Parked under the summer sun in front of R. Martinez Elementary School, the bus could be mistaken for the typical mode of transportation seen across the district.
But after a second look, you will spot the bright colors, logos, and artwork that give it away: this isn’t your typical bus. Step inside, and the differences are even more obvious; gone are the seats and center aisle, replaced by Astroturf and hundreds of books for the taking.
This is the Literacy Bus, a partnership between HISD, the Astros Foundation, the Houston Public Library Foundation, and Occidental Petroleum. It’s a mobile interactive unit that encourages reading with the entire family, going to some of the most in-need neighborhoods throughout Houston.
“Getting books into kids’ hands is just essential,” Sally Swanson, Houston Public Library Foundation Executive Director, said. “There are so many parts of Houston that are called book deserts. Kids just don’t have books in the home. We want to make sure that every child in Houston has books to read.”
The newly-redesigned vehicle—a real bus from the HISD fleet—was unveiled at R. Martinez Elementary, a school located in the Denver Harbor neighborhood, one such “book desert.” The Literacy Bus will be taken to neighborhoods, schools, and events across Houston, distributing books for free to students through the fifth grade.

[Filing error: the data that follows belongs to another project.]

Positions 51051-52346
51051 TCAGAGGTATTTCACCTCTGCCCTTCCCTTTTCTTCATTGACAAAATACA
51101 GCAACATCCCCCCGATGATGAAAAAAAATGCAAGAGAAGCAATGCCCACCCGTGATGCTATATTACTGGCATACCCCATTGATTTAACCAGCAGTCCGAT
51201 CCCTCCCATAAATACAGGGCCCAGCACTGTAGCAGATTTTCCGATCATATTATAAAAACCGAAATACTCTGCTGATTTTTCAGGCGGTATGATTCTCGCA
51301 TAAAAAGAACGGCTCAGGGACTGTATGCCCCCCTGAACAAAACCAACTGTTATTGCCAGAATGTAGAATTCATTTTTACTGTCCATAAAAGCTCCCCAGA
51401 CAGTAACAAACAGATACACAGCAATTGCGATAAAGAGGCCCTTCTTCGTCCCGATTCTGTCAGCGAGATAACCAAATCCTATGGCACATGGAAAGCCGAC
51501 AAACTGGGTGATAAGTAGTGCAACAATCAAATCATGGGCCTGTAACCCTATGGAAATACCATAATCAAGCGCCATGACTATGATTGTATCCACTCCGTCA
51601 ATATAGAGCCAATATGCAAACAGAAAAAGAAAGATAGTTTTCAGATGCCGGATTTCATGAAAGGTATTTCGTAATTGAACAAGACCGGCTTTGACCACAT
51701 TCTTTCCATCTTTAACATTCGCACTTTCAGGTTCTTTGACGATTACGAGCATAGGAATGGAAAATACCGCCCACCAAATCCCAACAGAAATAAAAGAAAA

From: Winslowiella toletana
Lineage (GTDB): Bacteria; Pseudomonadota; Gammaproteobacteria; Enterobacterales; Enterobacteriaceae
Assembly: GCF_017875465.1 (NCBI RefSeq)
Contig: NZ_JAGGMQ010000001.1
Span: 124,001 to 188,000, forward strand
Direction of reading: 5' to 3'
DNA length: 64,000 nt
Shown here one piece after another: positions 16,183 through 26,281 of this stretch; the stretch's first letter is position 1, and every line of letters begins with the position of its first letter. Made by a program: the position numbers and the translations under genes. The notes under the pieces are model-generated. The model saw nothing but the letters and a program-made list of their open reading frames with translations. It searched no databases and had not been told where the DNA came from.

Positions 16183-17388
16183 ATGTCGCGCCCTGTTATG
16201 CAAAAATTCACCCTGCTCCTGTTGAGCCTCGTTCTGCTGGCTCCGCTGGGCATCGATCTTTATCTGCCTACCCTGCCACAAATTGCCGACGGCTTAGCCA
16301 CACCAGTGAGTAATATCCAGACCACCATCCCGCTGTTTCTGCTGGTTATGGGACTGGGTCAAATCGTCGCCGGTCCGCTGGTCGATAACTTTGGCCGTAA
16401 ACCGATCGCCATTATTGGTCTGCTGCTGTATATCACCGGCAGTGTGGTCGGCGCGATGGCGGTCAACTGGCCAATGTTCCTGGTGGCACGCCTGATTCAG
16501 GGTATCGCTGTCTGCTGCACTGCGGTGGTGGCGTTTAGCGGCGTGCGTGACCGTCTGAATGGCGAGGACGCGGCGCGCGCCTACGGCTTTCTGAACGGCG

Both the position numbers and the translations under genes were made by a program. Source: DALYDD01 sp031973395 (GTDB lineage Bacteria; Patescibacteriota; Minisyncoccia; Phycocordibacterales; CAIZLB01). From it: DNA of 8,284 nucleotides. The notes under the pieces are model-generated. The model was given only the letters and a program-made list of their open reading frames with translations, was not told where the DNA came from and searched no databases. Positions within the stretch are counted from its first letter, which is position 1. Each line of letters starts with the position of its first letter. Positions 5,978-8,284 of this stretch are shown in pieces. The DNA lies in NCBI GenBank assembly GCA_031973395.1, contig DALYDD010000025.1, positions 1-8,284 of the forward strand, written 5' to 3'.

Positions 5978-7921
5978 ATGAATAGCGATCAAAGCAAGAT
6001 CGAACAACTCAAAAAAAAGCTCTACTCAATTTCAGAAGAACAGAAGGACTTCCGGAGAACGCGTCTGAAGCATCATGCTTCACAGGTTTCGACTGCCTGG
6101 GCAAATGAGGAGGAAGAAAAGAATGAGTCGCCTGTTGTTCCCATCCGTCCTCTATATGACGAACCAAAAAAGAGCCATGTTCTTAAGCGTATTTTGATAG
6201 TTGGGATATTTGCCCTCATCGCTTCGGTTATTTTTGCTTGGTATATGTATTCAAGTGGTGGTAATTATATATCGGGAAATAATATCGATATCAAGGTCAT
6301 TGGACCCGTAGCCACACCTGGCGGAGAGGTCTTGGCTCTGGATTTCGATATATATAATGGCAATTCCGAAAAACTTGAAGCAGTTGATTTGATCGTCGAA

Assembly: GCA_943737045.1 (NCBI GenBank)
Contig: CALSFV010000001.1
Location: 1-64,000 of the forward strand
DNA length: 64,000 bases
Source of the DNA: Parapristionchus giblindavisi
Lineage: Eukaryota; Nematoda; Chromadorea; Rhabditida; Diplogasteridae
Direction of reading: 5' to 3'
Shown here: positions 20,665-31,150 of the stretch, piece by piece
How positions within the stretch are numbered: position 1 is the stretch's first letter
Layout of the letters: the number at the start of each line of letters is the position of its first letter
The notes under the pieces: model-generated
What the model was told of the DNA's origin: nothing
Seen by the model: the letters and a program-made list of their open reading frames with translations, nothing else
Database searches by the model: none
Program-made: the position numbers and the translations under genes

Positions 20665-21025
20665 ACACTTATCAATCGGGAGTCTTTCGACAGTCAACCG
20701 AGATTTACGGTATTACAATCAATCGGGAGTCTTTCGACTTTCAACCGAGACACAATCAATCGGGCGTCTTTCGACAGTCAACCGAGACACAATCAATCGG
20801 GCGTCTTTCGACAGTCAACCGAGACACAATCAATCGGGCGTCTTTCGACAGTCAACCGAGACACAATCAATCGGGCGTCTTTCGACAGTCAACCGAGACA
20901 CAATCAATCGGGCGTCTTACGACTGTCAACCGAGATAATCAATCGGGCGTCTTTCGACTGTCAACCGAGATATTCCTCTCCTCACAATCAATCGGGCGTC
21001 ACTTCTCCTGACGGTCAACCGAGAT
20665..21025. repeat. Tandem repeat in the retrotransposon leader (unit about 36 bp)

The bus itself is staffed by volunteers, like Elizabeth Awani-Holmes. The retired librarian—who last worked with Patrick Henry Middle School—said that the Literacy Bus gets books directly into the hands of students, meeting them in their homes, schools, and neighborhoods.
“Literacy is my thing. I believe everyone should read,” she said. “Until I go to my maker, I want to make sure that I provide books and support to children, especially in these underserved neighborhoods.”
After a short program and the unveiling of the new design, students from the Summer School program at R. Martinez Elementary —about 200 in total— then took a tour of the bus and walked away with several new books to add to their home libraries. In addition, the Houston Public Library Foundation announced a donation of 500 books to that school’s library.
Talking to the students, Astros Foundation Executive Director Twila Carter reiterated the importance of literacy at a young age.
“You all need to read, read, read. You can go anywhere with a book,” Carter said. “But know the most important part: we will be back. We’ll be back with more books for you. And soon.”